Assault and battery occurs when one party acts in a threatening manner that puts another person in fear of immediate harm, or when one party attempts or succeeds in causing physical harm. Assault refers to the attempt or threat of injury while battery is the actual act of making physical contact with another person in a harmful way.
If you have been arrested for assault and battery in Arizona, you may be concerned about your future. A conviction of assault and battery can result in hefty fines, probation, possible jail time, and other penalties that can greatly interfere with day-to-day life. As assault and battery law can be complex, you’ll want to reach out to a seasoned Peoria assault and battery defense lawyer to represent your best interests.
Assault and Battery Laws in Peoria
Under Arizona Revised Statutes, assault and battery offenses can range from misdemeanor to felony crimes based on the unique circumstances of the case. A misdemeanor assault charge can occur if you physically injure another person, touch another person with the intent to provoke, insult, or injure, or intentionally place another person in “reasonable apprehension of imminent physical injury.”
Aggravated assault is considered a felony charge. There are a number of aggravating factors that an assault offense includes, such as an assault that results in a serious physical injury.
In addition, a person may be charged with a felony if the assault causes temporary but substantial fractures or disfigurement, if the victim is captive or restrained if the assault was done using a deadly weapon, if the perpetrator is an adult and the victim is 15 years old or younger, if the assault was committed after entering someone’s private home, or if the victim is a police officer, prosecutor, prison guard, medical professional, firefighter, or teacher.
Assault and Battery Penalties in Peoria
Punishment for an assault and battery offense can range based on the severity of the crime. Class 1 assault is the most serious form of misdemeanor that requires proof of the reckless and intentional act of causing physical harm to another person. A Class 1 assault equates to a Class 1 misdemeanor which carries a penalty of fines of up to $2,500 and a maximum sentence of six months in jail.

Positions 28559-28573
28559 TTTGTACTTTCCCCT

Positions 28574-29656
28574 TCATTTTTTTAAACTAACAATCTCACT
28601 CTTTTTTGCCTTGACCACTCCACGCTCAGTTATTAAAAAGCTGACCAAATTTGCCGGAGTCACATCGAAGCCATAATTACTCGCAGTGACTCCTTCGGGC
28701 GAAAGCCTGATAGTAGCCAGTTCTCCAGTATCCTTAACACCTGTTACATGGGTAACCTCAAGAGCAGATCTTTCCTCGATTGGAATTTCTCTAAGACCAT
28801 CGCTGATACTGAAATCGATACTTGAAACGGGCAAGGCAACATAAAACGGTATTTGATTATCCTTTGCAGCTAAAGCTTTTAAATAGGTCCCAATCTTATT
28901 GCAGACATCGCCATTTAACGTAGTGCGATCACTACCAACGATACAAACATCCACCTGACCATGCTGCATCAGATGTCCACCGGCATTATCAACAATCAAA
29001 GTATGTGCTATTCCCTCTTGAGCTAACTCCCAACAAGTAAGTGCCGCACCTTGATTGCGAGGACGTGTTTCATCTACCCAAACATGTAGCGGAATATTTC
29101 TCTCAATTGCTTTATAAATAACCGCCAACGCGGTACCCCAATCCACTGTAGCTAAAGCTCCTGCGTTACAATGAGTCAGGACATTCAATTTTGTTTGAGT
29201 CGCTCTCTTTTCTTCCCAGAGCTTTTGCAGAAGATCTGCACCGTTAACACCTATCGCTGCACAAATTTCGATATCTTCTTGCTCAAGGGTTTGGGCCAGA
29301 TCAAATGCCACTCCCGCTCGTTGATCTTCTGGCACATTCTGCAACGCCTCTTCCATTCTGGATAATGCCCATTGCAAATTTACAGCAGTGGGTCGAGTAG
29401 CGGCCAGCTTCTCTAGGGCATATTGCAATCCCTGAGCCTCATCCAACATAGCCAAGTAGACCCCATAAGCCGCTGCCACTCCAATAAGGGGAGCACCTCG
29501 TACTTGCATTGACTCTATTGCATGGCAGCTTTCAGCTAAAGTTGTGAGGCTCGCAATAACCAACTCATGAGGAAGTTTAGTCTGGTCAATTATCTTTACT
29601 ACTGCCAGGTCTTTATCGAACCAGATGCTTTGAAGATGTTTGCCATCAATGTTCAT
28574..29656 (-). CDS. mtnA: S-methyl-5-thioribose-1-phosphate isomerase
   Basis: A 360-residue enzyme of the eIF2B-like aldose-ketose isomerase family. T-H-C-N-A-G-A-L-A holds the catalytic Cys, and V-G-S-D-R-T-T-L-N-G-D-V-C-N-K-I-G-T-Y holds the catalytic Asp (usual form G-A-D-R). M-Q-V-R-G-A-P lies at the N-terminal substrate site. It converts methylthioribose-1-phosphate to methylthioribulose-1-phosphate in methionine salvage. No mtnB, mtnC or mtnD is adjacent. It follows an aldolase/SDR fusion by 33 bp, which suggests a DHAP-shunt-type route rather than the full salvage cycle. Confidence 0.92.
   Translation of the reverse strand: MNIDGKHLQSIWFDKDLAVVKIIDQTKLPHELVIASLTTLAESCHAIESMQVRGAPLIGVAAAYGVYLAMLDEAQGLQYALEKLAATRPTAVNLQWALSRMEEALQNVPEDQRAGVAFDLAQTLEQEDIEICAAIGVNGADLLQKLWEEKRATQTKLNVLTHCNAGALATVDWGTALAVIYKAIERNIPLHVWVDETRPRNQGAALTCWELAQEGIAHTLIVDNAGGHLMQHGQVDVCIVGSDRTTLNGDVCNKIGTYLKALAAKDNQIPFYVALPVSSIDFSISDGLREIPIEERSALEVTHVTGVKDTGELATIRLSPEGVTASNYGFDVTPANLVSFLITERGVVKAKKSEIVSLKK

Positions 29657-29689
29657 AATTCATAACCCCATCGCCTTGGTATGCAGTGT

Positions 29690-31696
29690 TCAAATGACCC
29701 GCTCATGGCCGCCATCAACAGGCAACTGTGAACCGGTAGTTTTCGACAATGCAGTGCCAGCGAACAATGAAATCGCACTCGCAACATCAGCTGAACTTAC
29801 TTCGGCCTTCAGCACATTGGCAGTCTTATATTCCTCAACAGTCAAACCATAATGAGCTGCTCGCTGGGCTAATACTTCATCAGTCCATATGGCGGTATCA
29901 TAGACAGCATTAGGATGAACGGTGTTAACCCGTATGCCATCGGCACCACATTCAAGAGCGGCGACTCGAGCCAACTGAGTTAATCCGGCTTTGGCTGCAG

Class 2 Assault Charge
To be charged with a Class 2 assault charge, there must be proof that you intentionally placed an individual in “reasonable apprehension of imminent physical injury.” A Class 2 assault results in a Class 2 misdemeanor which carries a penalty of up to $750 in fines and a maximum sentence of four months in jail.
Class 3 Assault Charge
If you are charged with a Class 3 assault, know that this is the least serious offense. To be convicted, there needs to be proof beyond a reasonable doubt that you physically touched another person with the intent to insult, injure, or provoke. However, no physical injury is required to be charged. A Class 3 assault results in a Class 2 misdemeanor which carries a penalty of up to $500 in fines and a maximum of 30 days in jail.
If you are charged with aggravated assault, you could be charged with a Class 2 to Class 5 felony based on the unique circumstances of the case. If an aggravated assault is classified as a “dangerous offense,” the alleged offender could face mandatory jail time. A first offense can result in up to 15 years in prison.
Defenses for Assault and Battery in Peoria
Defending an assault and battery charge can be extremely complex, especially if there is proof that you committed the crime. However, there are certain defenses that can be used depending on the unique circumstances of the case.
If you believe that you were defending yourself or another person, were wrongly accused, or that the charges against you are inaccurate, you may have a case. When you hire a JacksonWhite Law Peoria assault and battery defense lawyer, we will build the strongest case possible to help reduce your penalties or possibly have them dismissed.
Call the Peoria JacksonWhite Criminal Law team at (480) 467-4370 to discuss your case today.
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